Tag Archives: psychology

Confessions of a psychology graduate

As is not uncommon in Scotland, I went to university when I was just 17 years old. I always knew I wanted to go to uni, although I was only the second person in my whole family to make the leap into higher education. I have always loved learning and school and therefore it just seemed like the natural thing to do. However this meant that I had to make a pretty huge decision between the tender ages of 15 and 16: Which degree program I wanted to embark on for four years of my life. There was no question about it (after a brief period of flirting with the idea of journalism): I was going to study psychology.

At the time this was a very easy decision to make and it has only been fairly recently that I have begun to reflect on why I made this decision and did not even consider another subject – in particular, given my obvious passion and enthusiasm for biology etc, why did I not chose to study a “real” science?

The answer is, if someone could go back in time, find the 15-16 year old Loris (probably sitting in her computing class giggling hysterically at hilarious cartoon videos on Weebls-stuff – hey, these were the days before Youtube, kids!) and tell her that she should consider studying biology at university, I’m almost certain she would have laughed in your face.

It’s not that I didn’t like science – in fact, when we were choosing our standard grade subjects (Scottish equivalent of the English GCSEs or whatever they are these days) I was adamant that I wanted to pick up both chemistry and biology, which my guidance teacher advised against because it was “tricky to take two sciences” (he asked me to consider taking an arts subject instead, however if he had spoken to either my art or craft and design teacher and/or ever taken a look at any of the monstrosities I had produced in these classes I’m sure he would have retracted that statement). But I got my own way and studied both biology and chemistry. It’s sad to say that I adored both of these subjects until I was formally taught them in school.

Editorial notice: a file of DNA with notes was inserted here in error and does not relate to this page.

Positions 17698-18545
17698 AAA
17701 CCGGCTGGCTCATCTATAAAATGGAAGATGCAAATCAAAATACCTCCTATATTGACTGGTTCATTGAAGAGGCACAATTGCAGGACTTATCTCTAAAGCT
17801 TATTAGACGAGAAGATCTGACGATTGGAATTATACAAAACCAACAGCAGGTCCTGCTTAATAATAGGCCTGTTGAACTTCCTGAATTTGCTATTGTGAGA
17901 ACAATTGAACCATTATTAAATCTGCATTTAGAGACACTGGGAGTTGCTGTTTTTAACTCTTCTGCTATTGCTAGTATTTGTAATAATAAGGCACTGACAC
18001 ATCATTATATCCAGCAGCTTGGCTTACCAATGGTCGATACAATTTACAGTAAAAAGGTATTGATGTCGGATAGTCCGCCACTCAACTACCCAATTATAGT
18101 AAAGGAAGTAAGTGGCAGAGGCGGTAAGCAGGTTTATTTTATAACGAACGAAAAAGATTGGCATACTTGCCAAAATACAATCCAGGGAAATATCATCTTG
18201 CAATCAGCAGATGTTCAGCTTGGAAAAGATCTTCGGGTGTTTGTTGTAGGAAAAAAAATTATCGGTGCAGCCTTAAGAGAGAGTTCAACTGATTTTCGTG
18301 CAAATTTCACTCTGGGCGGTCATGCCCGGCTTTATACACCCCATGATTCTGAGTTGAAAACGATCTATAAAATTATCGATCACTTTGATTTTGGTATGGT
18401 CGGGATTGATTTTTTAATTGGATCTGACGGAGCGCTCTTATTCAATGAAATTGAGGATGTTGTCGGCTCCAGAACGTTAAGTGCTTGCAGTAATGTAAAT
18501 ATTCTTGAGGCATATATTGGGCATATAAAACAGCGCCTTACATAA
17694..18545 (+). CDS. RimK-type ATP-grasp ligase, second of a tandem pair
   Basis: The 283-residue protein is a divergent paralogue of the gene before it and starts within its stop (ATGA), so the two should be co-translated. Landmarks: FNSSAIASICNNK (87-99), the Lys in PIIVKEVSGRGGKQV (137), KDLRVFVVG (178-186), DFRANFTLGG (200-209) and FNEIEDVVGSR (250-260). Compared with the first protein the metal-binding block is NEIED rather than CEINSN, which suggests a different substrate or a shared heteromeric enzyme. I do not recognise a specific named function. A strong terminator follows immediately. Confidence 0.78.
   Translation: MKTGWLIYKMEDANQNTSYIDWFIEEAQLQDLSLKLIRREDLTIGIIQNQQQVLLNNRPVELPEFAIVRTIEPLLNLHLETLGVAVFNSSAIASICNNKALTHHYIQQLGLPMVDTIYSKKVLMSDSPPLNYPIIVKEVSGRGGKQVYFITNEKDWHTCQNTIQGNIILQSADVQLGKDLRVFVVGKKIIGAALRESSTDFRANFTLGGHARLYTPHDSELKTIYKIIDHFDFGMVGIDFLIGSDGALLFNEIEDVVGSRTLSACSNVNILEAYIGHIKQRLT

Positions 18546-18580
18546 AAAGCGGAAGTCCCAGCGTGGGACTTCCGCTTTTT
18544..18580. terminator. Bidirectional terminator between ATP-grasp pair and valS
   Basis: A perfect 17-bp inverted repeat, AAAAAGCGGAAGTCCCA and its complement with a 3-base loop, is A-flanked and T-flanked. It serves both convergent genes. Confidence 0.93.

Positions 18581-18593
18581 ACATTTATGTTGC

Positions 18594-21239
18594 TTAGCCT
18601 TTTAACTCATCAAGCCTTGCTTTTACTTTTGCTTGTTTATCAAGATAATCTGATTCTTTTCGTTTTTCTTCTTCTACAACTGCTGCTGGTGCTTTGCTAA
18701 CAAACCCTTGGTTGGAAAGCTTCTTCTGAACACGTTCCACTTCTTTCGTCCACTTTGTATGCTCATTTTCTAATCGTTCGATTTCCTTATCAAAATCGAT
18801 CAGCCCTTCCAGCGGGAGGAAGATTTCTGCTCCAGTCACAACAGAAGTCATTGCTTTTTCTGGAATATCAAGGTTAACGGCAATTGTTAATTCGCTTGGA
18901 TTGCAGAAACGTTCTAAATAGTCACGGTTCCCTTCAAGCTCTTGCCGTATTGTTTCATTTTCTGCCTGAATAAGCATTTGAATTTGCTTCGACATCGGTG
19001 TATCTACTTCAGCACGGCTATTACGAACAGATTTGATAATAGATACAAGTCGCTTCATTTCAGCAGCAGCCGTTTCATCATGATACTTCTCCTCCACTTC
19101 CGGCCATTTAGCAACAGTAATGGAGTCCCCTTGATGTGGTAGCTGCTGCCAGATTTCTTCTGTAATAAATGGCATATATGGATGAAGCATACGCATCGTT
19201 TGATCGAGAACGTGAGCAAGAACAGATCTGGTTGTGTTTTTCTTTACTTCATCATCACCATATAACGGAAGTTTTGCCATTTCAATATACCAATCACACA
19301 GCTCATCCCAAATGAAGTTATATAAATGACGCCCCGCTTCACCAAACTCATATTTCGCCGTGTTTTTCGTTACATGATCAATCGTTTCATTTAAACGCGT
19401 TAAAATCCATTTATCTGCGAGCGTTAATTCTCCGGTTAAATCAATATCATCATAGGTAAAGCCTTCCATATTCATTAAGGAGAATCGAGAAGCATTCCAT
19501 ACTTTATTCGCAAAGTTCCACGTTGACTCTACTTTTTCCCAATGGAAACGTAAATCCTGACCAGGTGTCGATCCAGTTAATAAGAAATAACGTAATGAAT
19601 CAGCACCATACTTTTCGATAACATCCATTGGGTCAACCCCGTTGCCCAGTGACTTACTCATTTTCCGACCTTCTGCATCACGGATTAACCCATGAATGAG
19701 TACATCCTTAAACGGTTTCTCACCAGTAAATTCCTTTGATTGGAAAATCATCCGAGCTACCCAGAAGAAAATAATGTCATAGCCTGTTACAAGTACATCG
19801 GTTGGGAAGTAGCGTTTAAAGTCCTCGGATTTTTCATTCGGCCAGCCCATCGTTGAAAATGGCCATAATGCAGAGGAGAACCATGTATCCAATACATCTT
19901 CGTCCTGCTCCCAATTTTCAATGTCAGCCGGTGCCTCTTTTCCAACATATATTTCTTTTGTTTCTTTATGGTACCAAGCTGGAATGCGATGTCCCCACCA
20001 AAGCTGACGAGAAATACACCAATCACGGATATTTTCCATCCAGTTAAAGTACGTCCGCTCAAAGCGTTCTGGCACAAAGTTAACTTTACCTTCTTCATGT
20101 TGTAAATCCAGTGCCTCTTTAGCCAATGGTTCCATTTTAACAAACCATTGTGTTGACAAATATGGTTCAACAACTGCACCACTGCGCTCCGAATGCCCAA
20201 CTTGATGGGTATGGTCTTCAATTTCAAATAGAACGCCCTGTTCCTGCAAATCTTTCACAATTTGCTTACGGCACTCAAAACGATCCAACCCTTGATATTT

My chemistry teacher looked like a mad scientist, but not in an eccentric and endearing way. He was short with the most unruly beard I have ever seen, was never without a ragged tank top covered by a lab coat and had a very obvious dislike of high school-age children. He mumbled when he spoke so you couldn’t hear a damn thing he said, and when he tried to emphasise his point by writing it on the blackboard at the front of the class, his writing was so manic and unintelligible that it just made things more confusing and you wouldn’t dare ask a question because it just seemed to frustrate him, making everything a bit more agitated. I enjoyed the demos we got to do in class, but I left every day with absolutely no idea of the science behind them and the relevance of any of them.

Biology was a little different; my teacher was a patient elderly woman who explained things quite well. I loved learning about plants and animals and cells and ecology, but when it came to assessment time I failed miserably every time. I felt like I understood the lessons and my homework was always fine, but when it came to class tests I was just not getting the grades. I was in my biology class at lunch times leading up to exams and worked my ass off to eventually got a top grade in the exam, but it was a real struggle. I realise now that perhaps I found this so difficult because the questions we were asked were so aloof and out of context. To revise we were all told to do lots of past papers which I did, and they helped – but only because you got to know the sorts of questions that would come up. They did nothing to enhance my actual understanding of biology or science itself, I was just repeating stuff I had memorised.